Taken 3 (PG-13) BUY THE:Poster!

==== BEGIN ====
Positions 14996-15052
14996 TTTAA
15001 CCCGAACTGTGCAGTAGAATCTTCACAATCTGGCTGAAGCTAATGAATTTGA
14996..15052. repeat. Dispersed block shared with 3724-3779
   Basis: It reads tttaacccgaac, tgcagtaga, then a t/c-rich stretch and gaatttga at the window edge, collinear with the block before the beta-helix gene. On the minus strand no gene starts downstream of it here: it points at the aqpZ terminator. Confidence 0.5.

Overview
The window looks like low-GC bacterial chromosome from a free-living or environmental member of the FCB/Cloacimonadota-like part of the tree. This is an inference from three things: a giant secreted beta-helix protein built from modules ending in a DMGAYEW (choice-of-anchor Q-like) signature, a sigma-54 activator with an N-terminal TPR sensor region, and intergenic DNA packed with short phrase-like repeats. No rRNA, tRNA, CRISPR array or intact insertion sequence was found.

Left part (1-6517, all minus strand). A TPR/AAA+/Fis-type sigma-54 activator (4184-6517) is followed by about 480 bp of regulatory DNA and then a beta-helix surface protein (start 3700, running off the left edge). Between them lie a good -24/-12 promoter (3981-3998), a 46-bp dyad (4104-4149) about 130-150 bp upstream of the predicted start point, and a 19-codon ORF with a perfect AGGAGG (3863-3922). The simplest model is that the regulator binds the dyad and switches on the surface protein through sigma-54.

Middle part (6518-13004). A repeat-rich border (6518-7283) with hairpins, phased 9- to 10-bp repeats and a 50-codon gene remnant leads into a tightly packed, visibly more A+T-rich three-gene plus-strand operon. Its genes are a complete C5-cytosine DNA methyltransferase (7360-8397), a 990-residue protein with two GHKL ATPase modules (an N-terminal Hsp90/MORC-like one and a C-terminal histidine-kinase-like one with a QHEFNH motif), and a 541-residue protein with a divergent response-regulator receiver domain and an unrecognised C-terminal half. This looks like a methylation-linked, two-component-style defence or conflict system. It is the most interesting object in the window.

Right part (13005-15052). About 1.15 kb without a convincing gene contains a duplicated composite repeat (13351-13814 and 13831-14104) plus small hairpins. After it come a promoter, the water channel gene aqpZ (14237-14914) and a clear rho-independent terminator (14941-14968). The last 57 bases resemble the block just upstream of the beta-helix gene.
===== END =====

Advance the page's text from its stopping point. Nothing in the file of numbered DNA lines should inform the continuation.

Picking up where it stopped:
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The third go-round for Liam Neeson's not-quite-so-retired covert ops agent Bryan Mills is being sold as the final installment, and even the series' most die-hard devotees may not be too sad if Taken 3 is, indeed, the end of the line. While I've never been the biggest fan of the sleeper smash first film directed by Pierre Morel, the appeal was certainly more than understandable, with Neeson's naturally imposing physical presence finally being mined for its inevitable cinematic destiny as a lean, mean killing machine. That right there points up the fundamental miscalculation at the center of returning screenwriting team Luc Besson and Robert Mark Kamen's scenario this time around. While going against the title premise to do something different--a Mills loved one literally being "taken" is not the central issue here--is welcome, the scenario they and returning Taken 2 director Olivier Megaton do take on (see what I did there?) ends up being more restrictive than freeing. Initially this might not seem the case, with Mills on the run from the law after being framed for the murder of his beloved ex-wife Lenore (Famke Janssen, given even less to do than in the previous films), but with this blatant The Fugitive-riffing-premise (with no less than Forest Whitaker as the head fed in pursuit) comes a not-insubstantial shift in dynamic as far as most of the action scenes go. Mills does indeed run into and deploy his "special skills" on the requisite criminal Eurotrash in his search for the real murderer, the main figures in his way being from law enforcement--and while he is undoubtedly a badass, he's still very much an über-righteous man who wouldn't kill lawmen, and so the bodycount is disappointingly low. The same sense of pulled punches permeates the picture. Where the previous two films also held a lot of interest and generated a lot of intrigue from exotic overseas locales, this one stays in Los Angeles--and the uninspired and routine setting reflects how the filmmakers are more or less going through the motions here, making generally forgivable popcorn action flick liberties such as the absurdly swift travel across SoCal all the more noticeable and comically distracting. Slightly less distracted are the stars, who dutifully hit their required marks--Maggie Grace again playing the damsel in various degrees of distress as Mills's hapless, helpless daughter Kim; Whitaker trying to make an unexplained tic of twirling a chess piece come off as an insightful character detail; Neeson doing what has now become the Neeson Thing--but they aren't called on to do more than just hit their marks, both by Besson and Kamen's tired material and Megaton's equally lethargic direction. It is time for Mills to finally settle into a quiet retirement while Neeson moves on to better, heretofore untaken (in every sense) action showcases.